What's the best way to treat spinal stenosis and spondylolisthesis? My 80-year old father has both conditions and we are trying to figure out how to help him.
Both of these spine conditions lead to irritation or compression of the spinal nerves. Spondylolisthesis is the forward movement of one vertebra over another. Spinal stenosis is a narrowing of the openings for the spinal cord or spinal nerves.

Aging and the associated degenerative changes in the spine that come with aging are common causes of both problems. Treatment usually begins with conservative care. This means a nonsurgical approach.

Your father's doctor may prescribe physical therapy, acupuncture, or pain relievers at first. Sometimes patients try all three. The symptoms of back and leg pain can be very disabling. Physical function declines and so does quality of life.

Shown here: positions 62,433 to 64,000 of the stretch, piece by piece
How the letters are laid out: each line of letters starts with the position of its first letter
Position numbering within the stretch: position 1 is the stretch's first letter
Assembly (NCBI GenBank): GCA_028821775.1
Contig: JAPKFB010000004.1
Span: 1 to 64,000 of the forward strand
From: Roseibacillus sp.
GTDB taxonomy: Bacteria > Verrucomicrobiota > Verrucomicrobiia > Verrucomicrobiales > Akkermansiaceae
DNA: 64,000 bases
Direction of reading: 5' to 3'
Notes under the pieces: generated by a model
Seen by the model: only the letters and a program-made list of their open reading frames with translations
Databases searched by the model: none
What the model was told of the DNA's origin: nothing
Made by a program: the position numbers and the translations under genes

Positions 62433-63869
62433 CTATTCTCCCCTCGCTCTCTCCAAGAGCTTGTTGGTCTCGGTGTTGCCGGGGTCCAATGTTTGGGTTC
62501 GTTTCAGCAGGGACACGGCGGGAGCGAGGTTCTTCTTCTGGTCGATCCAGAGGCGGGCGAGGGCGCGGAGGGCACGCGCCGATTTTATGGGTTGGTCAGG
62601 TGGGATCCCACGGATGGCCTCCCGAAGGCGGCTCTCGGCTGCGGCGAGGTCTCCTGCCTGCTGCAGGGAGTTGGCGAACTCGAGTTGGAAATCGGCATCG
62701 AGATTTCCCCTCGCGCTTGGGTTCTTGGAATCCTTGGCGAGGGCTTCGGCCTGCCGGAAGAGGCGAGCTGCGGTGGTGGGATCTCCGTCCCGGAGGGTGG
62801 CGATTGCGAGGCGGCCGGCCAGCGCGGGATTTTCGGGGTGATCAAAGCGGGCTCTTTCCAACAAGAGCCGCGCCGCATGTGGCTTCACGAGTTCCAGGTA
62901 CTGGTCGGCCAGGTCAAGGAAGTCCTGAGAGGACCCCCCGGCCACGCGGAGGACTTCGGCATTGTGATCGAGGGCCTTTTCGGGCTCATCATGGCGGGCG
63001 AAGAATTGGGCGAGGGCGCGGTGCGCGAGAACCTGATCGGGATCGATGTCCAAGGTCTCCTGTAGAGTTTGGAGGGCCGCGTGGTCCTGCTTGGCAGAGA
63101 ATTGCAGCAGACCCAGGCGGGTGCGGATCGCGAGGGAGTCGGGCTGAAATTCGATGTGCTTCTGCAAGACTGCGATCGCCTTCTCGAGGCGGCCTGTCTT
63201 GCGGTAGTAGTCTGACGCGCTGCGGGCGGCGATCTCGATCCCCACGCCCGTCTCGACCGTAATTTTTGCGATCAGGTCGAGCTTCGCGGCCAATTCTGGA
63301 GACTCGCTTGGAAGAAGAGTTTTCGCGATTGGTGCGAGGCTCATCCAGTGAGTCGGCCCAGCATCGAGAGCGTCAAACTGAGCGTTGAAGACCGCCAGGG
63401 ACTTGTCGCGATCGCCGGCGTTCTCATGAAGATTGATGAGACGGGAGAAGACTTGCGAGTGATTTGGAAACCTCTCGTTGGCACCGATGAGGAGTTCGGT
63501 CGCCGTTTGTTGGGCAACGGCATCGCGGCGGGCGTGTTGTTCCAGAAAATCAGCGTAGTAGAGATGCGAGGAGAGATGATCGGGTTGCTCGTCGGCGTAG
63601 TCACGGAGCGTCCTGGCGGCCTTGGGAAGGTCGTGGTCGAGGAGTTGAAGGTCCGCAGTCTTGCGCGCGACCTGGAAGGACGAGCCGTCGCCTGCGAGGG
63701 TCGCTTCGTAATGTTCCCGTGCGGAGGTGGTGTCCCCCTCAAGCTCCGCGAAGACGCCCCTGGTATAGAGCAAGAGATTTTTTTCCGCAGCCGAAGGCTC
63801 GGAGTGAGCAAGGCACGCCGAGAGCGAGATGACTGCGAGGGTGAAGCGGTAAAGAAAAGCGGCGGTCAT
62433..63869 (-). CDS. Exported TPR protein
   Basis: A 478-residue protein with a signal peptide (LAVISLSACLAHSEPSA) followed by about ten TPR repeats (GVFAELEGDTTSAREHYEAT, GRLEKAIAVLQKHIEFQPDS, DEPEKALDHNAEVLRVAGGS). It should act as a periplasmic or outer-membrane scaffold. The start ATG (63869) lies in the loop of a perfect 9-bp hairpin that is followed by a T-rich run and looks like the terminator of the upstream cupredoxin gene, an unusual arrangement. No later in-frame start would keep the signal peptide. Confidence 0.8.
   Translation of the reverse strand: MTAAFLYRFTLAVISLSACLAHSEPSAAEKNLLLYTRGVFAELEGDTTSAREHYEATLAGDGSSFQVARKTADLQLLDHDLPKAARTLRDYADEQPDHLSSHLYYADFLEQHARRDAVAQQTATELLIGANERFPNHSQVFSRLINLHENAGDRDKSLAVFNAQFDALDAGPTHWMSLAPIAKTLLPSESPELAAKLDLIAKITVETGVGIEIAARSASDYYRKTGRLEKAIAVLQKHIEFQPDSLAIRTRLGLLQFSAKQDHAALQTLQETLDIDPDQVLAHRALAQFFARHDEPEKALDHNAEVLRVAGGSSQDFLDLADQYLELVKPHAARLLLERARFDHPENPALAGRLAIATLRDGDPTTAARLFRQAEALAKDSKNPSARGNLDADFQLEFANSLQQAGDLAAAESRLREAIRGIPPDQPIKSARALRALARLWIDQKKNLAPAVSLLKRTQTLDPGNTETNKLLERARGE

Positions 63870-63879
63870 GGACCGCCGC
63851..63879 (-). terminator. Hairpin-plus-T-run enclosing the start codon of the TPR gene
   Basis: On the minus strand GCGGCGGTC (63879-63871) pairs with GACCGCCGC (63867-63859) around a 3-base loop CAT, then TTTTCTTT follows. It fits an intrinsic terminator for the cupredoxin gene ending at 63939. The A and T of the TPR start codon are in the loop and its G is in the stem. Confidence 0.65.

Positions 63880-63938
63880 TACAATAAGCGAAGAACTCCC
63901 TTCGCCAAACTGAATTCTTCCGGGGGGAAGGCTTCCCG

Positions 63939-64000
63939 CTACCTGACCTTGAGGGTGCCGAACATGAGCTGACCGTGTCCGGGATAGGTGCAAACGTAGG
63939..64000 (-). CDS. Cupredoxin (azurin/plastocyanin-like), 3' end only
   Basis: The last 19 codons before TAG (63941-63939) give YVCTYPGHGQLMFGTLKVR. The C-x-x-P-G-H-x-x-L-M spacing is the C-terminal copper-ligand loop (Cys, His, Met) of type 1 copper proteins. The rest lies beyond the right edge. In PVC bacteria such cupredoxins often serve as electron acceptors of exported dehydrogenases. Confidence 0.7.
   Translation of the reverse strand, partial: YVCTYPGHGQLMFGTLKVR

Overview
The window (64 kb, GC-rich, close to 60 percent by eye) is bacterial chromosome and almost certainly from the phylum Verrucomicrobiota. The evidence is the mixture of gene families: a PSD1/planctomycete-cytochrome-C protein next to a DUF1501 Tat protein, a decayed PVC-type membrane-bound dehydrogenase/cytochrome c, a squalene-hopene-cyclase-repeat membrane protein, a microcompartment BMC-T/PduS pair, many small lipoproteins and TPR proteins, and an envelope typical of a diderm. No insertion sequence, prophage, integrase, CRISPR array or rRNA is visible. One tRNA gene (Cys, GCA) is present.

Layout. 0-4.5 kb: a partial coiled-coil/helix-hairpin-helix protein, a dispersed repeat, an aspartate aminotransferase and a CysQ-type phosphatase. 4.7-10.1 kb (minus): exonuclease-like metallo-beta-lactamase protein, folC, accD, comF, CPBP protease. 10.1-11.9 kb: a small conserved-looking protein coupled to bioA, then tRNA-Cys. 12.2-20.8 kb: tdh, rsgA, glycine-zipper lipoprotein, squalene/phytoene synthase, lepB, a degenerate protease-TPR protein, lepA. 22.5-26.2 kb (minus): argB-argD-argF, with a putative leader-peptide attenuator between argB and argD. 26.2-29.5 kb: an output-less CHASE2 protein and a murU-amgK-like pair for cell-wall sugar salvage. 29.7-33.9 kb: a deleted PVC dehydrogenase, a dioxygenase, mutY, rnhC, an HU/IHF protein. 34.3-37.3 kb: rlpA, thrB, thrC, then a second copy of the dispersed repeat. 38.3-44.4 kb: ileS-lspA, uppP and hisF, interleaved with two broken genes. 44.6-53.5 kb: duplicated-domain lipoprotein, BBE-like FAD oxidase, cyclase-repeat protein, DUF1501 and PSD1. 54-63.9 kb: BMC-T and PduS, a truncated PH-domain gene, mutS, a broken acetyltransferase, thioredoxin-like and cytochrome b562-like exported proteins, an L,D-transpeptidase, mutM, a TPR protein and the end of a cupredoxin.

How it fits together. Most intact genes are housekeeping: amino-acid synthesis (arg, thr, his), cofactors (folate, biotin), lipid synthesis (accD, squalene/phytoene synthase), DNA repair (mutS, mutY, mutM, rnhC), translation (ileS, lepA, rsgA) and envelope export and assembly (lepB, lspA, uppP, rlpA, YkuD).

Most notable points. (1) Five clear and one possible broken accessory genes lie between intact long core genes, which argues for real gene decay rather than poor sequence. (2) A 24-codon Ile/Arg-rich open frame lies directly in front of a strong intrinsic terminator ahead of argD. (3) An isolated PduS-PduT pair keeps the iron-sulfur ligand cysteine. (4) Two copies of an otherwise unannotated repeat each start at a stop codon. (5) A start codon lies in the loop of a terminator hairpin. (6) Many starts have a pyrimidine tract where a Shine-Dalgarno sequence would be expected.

Surgery is an option for some patients when conservative care doesn't relieve the symptoms. But in an older adult, the complications of surgery can outweigh the benefits. In such cases, a series of epidural steroid injections (ESIs) can be helpful.

Once again, the surgeon may suggest a patient combine ESIs with other modalities such as analgesics or exercise. It may take a period of weeks to months to find the right combination or steps in treatment that really help. There doesn't seem to be a one answer fits all patients with these conditions.